The German Blair emerges

To be or not to be Blairite has been the central question of dogma for the last two years
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THERE WILL be a little ceremony tomorrow at Downing Street, to mark the relaunch of the biggest left-wing party in Europe. "New Labour" will cast its blessings upon Germany's "New Centre", as Chancellor Gerhard Schroder attempts to outsmile Tony Blair in front of the cameras.

It is fitting that Mr Schroder should be visiting London first, so soon after the cataclysmic events of the last few days. Five months in government have been wasted, but Germany will now witness a "new beginning", the spinmeisters assure us. Rid at last of Oskar Lafontaine, the German Chancellor is free to fulfil his destiny.

The "New Centre" hymn sheets are quite specific on where this destiny lies. To be or not to be Blairite has been the central question of dogma for the last two years, and one that defined the gap between the party's two most powerful leaders. "I am tired of hearing that man's name," Mr Lafontaine would snap whenever his views were solicited on Britain's Prime Minister during last year's election campaign. Only modesty prevented Mr Schroder declaring himself "the German Blair", but he did not protest when his friends in the media stamped that label on him.

Whether such claims were exaggerated, we shall soon find out. With the exception of a few suitably terrified Greens, Mr Schroder now has the cabinet of his choice. Hans Eichel, Mr Lafontaine's successor as Finance Minister, is already swotting up on the briefs doled out by the chancellery. There will no longer be bust-ups with the party chairman, because the Chancellor will now double up in that role. Not since the first years of the Willy Brandt era has a Social Democrat leader enjoyed so much power.

Enjoy, he certain will. Mr Schroder's taste for the trappings of office, and his skill in augmenting his influence, are legendary. This is, after all, the man who had entered the Social Democrats' youth wing as a self- proclaimed Marxist, proceeded to play the left off against the right, and emerged as the leader of a united organisation dedicated to serving him alone.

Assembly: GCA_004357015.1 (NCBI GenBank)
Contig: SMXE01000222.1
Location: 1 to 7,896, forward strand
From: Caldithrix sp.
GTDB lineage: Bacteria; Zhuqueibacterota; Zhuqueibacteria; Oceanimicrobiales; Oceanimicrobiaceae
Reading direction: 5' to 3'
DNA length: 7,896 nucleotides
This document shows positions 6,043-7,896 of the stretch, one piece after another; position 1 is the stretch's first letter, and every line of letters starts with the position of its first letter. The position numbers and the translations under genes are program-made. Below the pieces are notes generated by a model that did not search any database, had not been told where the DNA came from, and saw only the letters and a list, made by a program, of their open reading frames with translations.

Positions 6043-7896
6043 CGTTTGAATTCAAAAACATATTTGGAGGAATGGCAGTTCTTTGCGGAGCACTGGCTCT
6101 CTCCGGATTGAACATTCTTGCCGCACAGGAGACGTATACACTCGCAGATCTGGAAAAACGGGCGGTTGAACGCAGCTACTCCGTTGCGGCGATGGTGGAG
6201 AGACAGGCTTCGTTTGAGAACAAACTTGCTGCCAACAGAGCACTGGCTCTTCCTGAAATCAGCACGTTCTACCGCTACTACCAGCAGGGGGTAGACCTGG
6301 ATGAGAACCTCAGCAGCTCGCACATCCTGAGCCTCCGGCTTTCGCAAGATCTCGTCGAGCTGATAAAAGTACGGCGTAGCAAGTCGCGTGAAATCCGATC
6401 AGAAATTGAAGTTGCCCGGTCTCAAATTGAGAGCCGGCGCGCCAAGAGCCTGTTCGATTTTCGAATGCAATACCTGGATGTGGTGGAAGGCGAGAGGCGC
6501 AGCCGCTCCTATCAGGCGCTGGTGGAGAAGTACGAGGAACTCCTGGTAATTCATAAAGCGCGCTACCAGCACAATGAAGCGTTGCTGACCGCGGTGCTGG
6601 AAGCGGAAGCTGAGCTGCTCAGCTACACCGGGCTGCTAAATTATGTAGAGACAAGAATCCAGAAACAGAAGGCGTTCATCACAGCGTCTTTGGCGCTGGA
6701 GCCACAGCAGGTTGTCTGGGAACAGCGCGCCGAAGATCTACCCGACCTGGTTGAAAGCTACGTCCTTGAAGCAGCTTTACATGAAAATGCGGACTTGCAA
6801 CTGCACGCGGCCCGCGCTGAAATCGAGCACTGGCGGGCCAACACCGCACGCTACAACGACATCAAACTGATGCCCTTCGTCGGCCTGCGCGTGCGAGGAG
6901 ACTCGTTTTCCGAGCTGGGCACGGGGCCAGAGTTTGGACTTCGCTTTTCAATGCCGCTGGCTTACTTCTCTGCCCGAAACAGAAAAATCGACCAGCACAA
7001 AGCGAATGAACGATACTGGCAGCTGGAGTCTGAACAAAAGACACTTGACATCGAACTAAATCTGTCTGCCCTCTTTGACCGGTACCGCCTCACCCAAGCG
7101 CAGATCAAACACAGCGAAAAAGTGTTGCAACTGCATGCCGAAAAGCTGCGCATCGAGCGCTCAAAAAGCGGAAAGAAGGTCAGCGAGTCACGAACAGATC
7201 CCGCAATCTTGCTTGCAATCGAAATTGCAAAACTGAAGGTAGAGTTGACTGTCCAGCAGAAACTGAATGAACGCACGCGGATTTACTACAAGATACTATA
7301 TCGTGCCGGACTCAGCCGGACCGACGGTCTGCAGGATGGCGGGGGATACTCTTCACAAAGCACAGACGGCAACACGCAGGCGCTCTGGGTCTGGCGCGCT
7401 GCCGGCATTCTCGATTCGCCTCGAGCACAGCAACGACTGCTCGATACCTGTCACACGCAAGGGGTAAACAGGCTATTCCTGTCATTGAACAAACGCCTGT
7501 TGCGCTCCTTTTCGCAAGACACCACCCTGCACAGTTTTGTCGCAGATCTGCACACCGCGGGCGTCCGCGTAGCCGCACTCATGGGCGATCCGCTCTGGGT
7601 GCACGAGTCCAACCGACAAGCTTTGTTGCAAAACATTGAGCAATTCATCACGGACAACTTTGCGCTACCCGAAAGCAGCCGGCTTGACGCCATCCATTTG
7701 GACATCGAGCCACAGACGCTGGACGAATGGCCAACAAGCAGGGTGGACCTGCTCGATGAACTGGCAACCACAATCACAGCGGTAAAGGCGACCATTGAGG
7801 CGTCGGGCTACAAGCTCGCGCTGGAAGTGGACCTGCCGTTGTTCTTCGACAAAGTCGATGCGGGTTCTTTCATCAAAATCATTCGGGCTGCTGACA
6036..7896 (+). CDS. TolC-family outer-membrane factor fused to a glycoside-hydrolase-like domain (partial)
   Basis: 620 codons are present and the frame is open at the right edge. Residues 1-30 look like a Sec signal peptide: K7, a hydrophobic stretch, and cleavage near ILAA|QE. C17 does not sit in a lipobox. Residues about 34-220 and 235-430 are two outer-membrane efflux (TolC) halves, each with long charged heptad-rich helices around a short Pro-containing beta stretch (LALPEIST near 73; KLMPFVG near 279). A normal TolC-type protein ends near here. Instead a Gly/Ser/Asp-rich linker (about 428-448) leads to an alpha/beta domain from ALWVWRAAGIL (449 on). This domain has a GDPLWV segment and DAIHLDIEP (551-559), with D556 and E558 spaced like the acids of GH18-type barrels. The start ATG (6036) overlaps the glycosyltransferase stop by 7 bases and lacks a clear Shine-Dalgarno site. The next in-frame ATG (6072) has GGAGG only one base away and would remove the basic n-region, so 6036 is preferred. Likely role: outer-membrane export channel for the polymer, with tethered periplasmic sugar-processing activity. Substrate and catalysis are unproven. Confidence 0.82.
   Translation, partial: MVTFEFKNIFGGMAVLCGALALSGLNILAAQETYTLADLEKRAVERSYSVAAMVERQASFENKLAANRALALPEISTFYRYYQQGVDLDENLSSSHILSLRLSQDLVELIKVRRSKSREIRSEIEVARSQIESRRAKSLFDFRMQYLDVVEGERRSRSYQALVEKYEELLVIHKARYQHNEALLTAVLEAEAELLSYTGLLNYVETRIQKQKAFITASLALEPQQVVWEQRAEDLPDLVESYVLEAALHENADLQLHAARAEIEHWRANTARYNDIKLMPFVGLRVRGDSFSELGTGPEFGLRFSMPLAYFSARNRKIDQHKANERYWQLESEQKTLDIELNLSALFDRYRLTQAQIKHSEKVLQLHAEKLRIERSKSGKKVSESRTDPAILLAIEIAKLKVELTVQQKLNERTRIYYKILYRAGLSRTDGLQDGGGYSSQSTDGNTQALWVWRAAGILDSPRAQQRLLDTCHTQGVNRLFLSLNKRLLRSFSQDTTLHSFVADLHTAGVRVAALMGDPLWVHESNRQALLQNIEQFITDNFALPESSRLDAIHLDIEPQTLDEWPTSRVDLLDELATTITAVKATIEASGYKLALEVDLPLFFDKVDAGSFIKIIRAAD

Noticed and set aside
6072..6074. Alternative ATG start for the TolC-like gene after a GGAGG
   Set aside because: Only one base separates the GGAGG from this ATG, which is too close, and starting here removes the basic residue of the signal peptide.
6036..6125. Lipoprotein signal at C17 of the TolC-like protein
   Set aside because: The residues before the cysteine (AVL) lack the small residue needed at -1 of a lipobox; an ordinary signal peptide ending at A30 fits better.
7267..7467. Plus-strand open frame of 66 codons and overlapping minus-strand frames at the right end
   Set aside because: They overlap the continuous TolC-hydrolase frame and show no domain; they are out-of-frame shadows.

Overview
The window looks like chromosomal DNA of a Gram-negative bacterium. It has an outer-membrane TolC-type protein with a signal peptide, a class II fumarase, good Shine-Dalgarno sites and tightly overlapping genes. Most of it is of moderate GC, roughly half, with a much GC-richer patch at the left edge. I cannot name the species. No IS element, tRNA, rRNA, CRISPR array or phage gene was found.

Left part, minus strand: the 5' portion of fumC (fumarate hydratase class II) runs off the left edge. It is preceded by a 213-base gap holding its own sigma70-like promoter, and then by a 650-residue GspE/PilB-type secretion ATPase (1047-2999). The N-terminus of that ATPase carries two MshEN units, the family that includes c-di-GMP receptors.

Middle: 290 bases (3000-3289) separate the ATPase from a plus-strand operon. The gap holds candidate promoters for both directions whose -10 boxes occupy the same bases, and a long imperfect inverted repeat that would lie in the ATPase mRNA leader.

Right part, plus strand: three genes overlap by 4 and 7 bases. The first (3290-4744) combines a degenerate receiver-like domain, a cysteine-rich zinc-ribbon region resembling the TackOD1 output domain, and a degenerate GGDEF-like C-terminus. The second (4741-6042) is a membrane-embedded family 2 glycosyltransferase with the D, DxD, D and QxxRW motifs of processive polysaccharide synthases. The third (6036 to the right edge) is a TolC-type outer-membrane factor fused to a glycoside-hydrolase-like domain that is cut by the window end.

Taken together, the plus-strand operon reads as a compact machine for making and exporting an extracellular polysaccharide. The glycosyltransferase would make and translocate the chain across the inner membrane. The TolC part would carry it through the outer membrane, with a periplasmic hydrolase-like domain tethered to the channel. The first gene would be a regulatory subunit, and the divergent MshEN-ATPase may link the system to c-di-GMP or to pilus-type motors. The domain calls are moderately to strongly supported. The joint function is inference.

He performed the same trick as Prime Minister of his native Lower Saxony earlier in this decade. He had formed a coalition with the Greens, and cut them to shreds. In the following elections, the Greens crashed out of the regional parliament, and Mr Schroder, with the votes he had stolen from his erstwhile coalition partners, was able to govern alone.

And now he has done it again, by helping Mr Lafontaine bring discredit to himself and then stabbing him at the most vulnerable moment. The leaks, suggesting that the Chancellor was threatening to resign because of the incompetence of his Finance Minister, were a nice touch. In less than five months, Mr Schroder had turned "Europe's Most Dangerous Man" into a pussycat.

The rest of the task, though, will not be easy. The Social Democrat party, a proud, venerable movement, is to be turned into a vehicle for the "New Centre". Mr Schroder wants to reform its structure, from the grassroots up to the presidium. Critics say that, at the end of its transformation, it will be no more than a club.

This is where the Blairite experience is the most valuable. Bodo Hombach, the trusted Chancellery Minister, has been picking Peter Mandelson's brain for years. Last September's election campaign had been closely modelled on Millbank's battle plans, down to parroting slogans, such as "tough on crime, tough on the causes of crime".

The party, though, had been left well alone. That was Mr Lafontaine's fiefdom. Whenever Mr Schroder addressed the "comrades", he was careful to confine his speeches to traditional vocabulary. He spoke a lot about "social justice" and "opportunities", and never of the "trampoline" of the social welfare net which should be propelling the unemployed back into the job market. That message only went out to more heterogeneous rallies.